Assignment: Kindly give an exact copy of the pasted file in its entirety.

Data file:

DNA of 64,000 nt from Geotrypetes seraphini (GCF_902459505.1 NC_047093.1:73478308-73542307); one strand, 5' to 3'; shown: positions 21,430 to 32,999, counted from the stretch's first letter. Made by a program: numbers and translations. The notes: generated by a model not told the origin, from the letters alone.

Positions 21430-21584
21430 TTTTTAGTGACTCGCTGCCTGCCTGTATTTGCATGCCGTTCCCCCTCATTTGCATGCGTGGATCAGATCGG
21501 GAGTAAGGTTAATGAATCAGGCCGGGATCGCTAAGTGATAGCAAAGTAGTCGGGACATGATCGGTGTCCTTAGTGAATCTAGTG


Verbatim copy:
DNA of 64,000 nt from Geotrypetes seraphini (GCF_902459505.1 NC_047093.1:73478308-73542307); one strand, 5' to 3'; shown: positions 21,430 to 32,999, counted from the stretch's first letter. Made by a program: numbers and translations. The notes: generated by a model not told the origin, from the letters alone.

Positions 21430-21584
21430 TTTTTAGTGACTCGCTGCCTGCCTGTATTTGCATGCCGTTCCCCCTCATTTGCATGCGTGGATCAGATCGG
21501 GAGTAAGGTTAATGAATCAGGCCGGGATCGCTAAGTGATAGCAAAGTAGTCGGGACATGATCGGTGTCCTTAGTGAATCTAGTG